Epilepsy - Causes

The brain contains a mass of neurons (nerve cells) that constantly communicate with each other. They communicate in two ways: by sending certain chemicals back and forth, and by the passage of electric currents among them. Under certain conditions, those electric currents can be disrupted. Instead of traveling smoothly between neurons, they go out of control.

When this happens, messages traveling through the brain are wildly disrupted. The brain begins to send out irregular and unpredictable messages to the rest of the body. Muscles throughout the body begin to contract and relax in random patterns. These changes bring about the symptoms of epilepsy.

A set of warning signals that an epileptic attack is about to begin.
Clonic phase:
The stage of a grand mal attack in which muscles alternately contract and relax.
Electroencephalogram (EEG):
A test used to measure electrical activity of the brain to see if the brain is functioning normally.
Grand mal:
An alternative term used for tonic-clonic epilepsy.
Idiopathic epilepsy:
A form of epilepsy for which no cause is known.
A nerve cell.
Petit mal:
An alternative term used for absence epilepsy.
A convulsion; a series of involuntary muscular movements that alternate between contractions and relaxations.
Symptomatic epilepsy:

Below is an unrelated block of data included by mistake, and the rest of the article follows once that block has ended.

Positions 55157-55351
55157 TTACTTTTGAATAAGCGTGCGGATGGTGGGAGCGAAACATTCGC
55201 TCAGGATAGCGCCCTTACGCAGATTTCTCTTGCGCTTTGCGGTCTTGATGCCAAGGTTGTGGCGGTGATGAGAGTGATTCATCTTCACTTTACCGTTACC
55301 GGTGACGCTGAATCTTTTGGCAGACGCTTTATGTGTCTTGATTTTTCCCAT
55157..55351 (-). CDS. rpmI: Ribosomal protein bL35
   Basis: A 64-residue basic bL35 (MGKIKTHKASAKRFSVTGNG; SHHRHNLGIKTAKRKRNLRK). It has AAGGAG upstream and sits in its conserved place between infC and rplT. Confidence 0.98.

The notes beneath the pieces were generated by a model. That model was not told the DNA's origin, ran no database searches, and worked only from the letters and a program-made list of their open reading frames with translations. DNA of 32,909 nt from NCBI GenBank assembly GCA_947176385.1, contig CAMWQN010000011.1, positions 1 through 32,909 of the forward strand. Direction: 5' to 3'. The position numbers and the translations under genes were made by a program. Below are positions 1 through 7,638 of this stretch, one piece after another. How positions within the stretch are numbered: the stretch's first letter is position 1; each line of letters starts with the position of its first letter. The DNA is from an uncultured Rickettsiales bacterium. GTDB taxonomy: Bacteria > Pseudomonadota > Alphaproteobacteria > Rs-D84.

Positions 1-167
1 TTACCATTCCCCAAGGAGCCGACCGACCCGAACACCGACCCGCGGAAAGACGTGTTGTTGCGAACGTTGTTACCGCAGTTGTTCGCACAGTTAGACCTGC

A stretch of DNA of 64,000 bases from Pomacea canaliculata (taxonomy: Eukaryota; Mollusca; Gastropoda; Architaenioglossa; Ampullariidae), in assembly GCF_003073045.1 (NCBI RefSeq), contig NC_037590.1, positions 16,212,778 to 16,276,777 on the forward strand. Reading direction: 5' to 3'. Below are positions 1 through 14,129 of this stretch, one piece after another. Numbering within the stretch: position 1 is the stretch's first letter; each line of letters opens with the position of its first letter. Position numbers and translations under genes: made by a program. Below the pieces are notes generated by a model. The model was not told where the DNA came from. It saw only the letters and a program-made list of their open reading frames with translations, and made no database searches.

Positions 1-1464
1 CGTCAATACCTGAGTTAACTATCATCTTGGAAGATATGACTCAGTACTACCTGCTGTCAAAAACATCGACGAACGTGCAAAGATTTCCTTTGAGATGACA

A form of epilepsy for which some specific cause is known.
Tonic phase:
The stage of a grand mal attack in which muscles become rigid and fixed.

Epilepsy is usually classified as symptomatic or idiopathic (pronounced ih-dee-uh-PA-thik). Symptomatic epilepsy is a form of the condition for which a cause is known. For example, a person may receive a blow to the head. The injury may cause damage that leads to the development of epilepsy. Some conditions that can cause symptomatic epilepsy include:

  • Serious infections of the central nervous system
  • Heat stroke (see heat disorders entry)
  • An abscess (open sore) in the brain
  • Rabies, tetanus, and malaria (see entries)
  • Toxic (poisonous) materials, such as lead or alcohol
  • Damage to the brain or skull (see head injury entry)
  • Drug allergy
  • Stroke (see stroke entry)

Idiopathic epilepsy is epilepsy for which no specific cause has been identified. Some authorities believe that idiopathic epilepsy is caused by damage to a newborn baby's brain during delivery.

About 75 percent of all cases of epilepsy are idiopathic. Individuals with this condition usually experience their first seizure between the ages of two and fourteen. Symptomatic epilepsy usually does not appear until later in life, after the age of twenty-five.

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